P2- Evaluating Episode 3: Bible Secrets Revealed – The background of fascination with the Nag Hammadi texts

sample photograph of Nag Hammadi texts from: http://www.nag-hammadi.com/index.html

Introduction and Review:

In yesterday’s post we began evaluating and critiquing the third episode of the current History Channel series: “Bible Secrets Revealed”.  We discussed the revisionist approach to history that the series has utilized in its radical retelling of the history of the formation of the New Testament Canon.  We also briefly defined the Gnostic Movement and how one scholar in particular (Dr. Elaine Pagels, who is featured in the documentary) is an example of the aggressive campaign against historic, Bible believing Christianity in the series. Today we continue evaluating the third episode of “Bible Mysteries Revealed” by attempting too understand why the radical scholars being consulted in the series are so enamored by the Gnosticism in general and the Gnostic Gospels in particular.  The aim of this series of blogs is to equip the Christian reader with an understanding of what is being communicated in the History Channel series and to hopefully untangle error from truth.

Peeling back the layers to reveal the worldview driving episode 3 of “Bible Secrets Revealed”

1. Elaine Pagels 1979-present: A Ph.D on a mission

          If we are to trace the recent fascination with Gnosticism and the “Gnostic gospels”, we must start with Dr. Elaine Pagels, who in the History Channel Series is identified as the Professor of Religion at Princeton University.  As was mentioned earlier, Pagels has written quite a bit on the early history of how we got our New Testament.  For her, the Gnostics and their speculative mysticism produced works that reflected the true teachings of Jesus and the early church.  As she states in one of her best selling books:

“I intend to show how Gnostic forms of Christianity interact with Orthodoxy –and what it tells about the origins of Christianity itself.”[1]

As Pagels unfolds her case, we find out that she wants to show that Christians at one time believed that God had elements of a feminine character, as well as having denied the literal bodily resurrection of Christ.[2]  You may have noticed reference being made to God having a supposed “wife” or “consort”, which represents a total re-reading of what actually took place. This emphasis on the “sacred feminine” and the female goddess is something which we heard being mentioned in episode three of “Bible Mysteries Revealed”.  As mentioned yesterday, such ideas are not knew and were promoted during the popularity of Dan Brown’s Novel “The Davinci Code”.  If one were to listen to interviews done by Dan Brown back in 2006-2007, evidence would show that such backgrounds were the basis of Brown’s research in his novel.[3]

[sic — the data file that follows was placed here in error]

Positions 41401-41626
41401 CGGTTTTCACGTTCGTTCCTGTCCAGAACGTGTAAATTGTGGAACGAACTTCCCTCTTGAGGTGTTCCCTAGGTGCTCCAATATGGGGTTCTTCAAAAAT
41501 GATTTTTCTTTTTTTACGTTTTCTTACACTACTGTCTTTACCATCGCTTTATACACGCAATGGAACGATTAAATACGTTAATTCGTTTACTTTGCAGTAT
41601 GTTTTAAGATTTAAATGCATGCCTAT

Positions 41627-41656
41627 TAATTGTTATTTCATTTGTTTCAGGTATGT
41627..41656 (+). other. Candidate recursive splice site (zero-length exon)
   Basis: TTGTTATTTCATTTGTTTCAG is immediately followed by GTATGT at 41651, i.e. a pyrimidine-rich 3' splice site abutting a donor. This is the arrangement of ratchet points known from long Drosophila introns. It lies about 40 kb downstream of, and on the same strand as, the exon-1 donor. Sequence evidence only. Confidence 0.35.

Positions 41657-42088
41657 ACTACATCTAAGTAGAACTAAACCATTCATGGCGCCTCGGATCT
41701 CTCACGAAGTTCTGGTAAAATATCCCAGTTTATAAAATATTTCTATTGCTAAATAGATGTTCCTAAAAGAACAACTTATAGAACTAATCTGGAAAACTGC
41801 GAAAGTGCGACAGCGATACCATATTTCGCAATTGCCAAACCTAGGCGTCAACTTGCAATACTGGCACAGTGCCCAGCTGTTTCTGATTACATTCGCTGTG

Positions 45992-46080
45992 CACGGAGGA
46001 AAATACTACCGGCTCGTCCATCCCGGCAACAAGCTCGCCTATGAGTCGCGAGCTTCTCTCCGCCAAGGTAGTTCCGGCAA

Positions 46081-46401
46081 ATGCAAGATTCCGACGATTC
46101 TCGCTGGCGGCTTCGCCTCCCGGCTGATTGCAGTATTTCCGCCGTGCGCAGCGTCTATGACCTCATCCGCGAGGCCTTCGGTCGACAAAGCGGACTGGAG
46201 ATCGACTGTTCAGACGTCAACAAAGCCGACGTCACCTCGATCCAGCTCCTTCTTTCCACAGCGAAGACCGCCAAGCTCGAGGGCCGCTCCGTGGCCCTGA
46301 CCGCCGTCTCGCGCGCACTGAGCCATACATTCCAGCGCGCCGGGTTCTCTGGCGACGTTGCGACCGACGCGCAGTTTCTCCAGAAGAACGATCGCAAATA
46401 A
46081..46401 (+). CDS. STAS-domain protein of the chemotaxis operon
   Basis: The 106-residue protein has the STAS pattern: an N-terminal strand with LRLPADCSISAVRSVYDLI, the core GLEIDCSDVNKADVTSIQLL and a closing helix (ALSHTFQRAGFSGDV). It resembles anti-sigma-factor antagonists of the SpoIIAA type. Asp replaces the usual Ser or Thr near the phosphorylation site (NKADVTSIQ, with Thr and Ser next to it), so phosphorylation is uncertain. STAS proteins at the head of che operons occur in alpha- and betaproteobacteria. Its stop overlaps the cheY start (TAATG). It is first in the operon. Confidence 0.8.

Though more could be said about Pagels, the point is that she represents a group of academics who have shown increased interest in a scholarly level pursuit of the study of the Gnostic gospels.  The question is, from whence did she gain her interest and conclusions?  Pagels’ promotion of the Gnostic texts can be trace back to the scholarship surrounding the Gnostic Gospels and literature to her mentor, the one man who put it on the map: Dr. James Robinson.

 2. Dr. James Robinson – 1960’s – 1970’s : Translator of the Nag Hammadi texts                                                                                                                                               With his publication of the English translation of the Gnostic Gospels (Nag Hammadi) in 1970, Robinson put the study of the Gnostic gospels on the map.  Robinson was the dissertation advisor of Pagels, thus giving the reader a connection between Gnostic literature research today to what it was when it began. Both Robinson and another scholar by the name of Helmut Koester developed a literary theory called “trajectory theory”. Much like tracing the flight path of a cannon ball, both Robinson and Koester shot their own cannon in an attempt to impact how some people would come to understand the New Testament.[4]  Essentially their theory states that if you can take two different texts from two different centuries (such as the “gospel of Thomas” (200 A.D) and the Gospel of Peter (170 A.D), and find points of common interest between them, you can apparently assume that they come from a text that dates back to the days of Jesus and the apostles. [5]